Britain debated Sunday how to stop teenage girls joining the Islamic State group in Syria after three high-achieving youngsters became the latest to run away from home.
Close schoolfriends Kadiza Sultana, 17, and 15-year-olds Shamima Begum and Amira Abase left their east London homes on Tuesday and flew to Istanbul, raising concerns they would travel on to Syria to join IS jihadists.
All three were spoken to in December by police investigating the disappearance of a friend who went to Syria but Scotland Yard insists there was "nothing to suggest at the time that the girls themselves were at risk".
Others question whether warning signs were missed and more should have been done to stop them travelling.
Someone using a Twitter account in Begum's name last Sunday seems to have contacted Aqsa Mahmood, a woman from Glasgow, Scotland who reportedly travelled to Syria last year to marry an IS group fighter.
Mahmood's family, who strongly condemn her actions, have questioned why more was not done to take action in the wake of this.
"We are aware from contacts with the Special Branch of police that her social media contact is regularly checked and regularly monitored," Aamer Anwar, lawyer for the Mahmood family, told the BBC Sunday.
"The fact that she is now engaging with other young people and trying to recruit them, they're saying 'what exactly is the security services doing in this country?'"
The debate reflects an issue of growing concern in Britain.
Counter-terrorism experts estimate that around 50 women have travelled from the UK to Syria to join the IS group, while tales of "jihadi brides" have become a staple of Britain's tabloid press.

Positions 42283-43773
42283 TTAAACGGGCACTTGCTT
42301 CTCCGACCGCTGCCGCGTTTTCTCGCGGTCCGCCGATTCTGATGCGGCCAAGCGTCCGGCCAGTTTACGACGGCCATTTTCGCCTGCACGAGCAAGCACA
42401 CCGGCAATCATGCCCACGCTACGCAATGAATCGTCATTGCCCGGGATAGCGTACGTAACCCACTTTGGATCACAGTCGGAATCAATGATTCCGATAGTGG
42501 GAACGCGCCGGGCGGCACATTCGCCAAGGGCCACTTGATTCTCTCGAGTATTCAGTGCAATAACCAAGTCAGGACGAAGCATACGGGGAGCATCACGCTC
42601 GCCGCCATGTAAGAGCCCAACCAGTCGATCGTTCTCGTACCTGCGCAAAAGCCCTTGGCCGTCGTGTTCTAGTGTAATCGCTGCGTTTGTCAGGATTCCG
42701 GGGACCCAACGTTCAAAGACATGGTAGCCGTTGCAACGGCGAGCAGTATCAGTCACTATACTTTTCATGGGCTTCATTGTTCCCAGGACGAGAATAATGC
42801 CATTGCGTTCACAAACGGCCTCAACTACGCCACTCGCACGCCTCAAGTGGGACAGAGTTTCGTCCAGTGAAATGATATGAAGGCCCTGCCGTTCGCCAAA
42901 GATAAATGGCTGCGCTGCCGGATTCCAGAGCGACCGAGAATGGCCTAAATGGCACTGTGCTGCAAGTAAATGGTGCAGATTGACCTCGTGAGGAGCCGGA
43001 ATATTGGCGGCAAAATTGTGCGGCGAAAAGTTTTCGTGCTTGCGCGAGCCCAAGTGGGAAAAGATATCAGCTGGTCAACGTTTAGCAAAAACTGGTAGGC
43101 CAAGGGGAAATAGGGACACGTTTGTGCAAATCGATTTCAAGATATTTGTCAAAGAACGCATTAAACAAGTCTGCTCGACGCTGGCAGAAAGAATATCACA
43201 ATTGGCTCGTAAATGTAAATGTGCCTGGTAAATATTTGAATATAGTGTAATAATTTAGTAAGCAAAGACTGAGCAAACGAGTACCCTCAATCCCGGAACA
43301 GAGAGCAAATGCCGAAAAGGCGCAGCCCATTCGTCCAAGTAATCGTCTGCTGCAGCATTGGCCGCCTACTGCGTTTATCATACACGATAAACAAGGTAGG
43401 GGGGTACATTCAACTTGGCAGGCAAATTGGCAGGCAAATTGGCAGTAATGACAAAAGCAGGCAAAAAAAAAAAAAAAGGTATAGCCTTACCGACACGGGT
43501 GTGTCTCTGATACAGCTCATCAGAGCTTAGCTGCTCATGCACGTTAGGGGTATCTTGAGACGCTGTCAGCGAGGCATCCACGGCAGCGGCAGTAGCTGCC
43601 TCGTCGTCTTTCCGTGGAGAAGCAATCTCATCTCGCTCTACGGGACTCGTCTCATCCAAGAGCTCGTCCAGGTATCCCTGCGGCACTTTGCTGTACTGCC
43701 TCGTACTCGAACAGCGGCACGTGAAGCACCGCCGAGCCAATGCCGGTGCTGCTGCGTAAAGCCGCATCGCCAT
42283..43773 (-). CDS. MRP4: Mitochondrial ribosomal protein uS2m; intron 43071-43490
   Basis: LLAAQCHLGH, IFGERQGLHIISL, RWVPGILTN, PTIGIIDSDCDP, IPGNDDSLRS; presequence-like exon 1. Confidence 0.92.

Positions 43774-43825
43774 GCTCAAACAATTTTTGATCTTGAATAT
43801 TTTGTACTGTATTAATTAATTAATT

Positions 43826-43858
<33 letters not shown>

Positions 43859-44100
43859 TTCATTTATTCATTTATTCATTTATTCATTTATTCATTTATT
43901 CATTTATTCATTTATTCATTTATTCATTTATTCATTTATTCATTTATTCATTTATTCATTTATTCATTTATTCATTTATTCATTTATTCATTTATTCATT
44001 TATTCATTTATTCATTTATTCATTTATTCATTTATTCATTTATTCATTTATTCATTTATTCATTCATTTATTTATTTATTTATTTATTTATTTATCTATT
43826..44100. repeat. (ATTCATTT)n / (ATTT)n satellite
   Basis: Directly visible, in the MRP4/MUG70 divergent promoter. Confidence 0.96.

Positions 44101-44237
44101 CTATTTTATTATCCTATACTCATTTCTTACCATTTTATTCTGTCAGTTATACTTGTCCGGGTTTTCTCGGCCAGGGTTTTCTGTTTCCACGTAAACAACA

Some 550 women from across Europe have travelled to Iraq and Syria, where they often marry fighters and help to recruit others, according to a study from the Institute of Strategic Dialogue think-tank last month.
Opinions vary on what can be done to stop it.
Under a new law which came in this month, the passports of Britons suspected of travelling to Syria or Iraq can be seized before travel -- although the girls in this case were not suspected in advance.
Prime Minister David Cameron's government also plans to introduce additional measures in the coming months including exit checks on passports and enhanced screening at airports.
Turkish Airlines, with whom the girls flew to Istanbul, said its responsibility was checking passengers' visas and pre-flight security issues were the "responsibility of official airport authorities."
Cameron said Saturday that the case highlighted that "the fight against Islamist extremist terror is not just one that we can wage by the police and border control".
Calling the situation "deeply concerning", he urged schools, universities and colleges to recognise their roles.
But Sayeeda Warsi, Britain's first female Muslim Cabinet minister who resigned last year over the government's Gaza policy, warned there was no "single journey to somebody becoming a terrorist".
She highlighted the role of the Internet in radicalising young Muslims in an interview with Sky News Sunday.
That was echoed by Ross Frenett of the Institute of Strategic Dialogue, who stressed more effort should be made to counter online propaganda.
He also advocated more help for families like those of the three girls -- who Saturday issued emotional appeals for their return -- in identifying the signs of radicalisation.
"An awful lot of extremism... is people looking for a sense of belonging," Frenett said.
"That's not unique to people who are maladjusted. An awful lot of extremism of all types actually comes from people with well-off backgrounds who tend to be very well adjusted".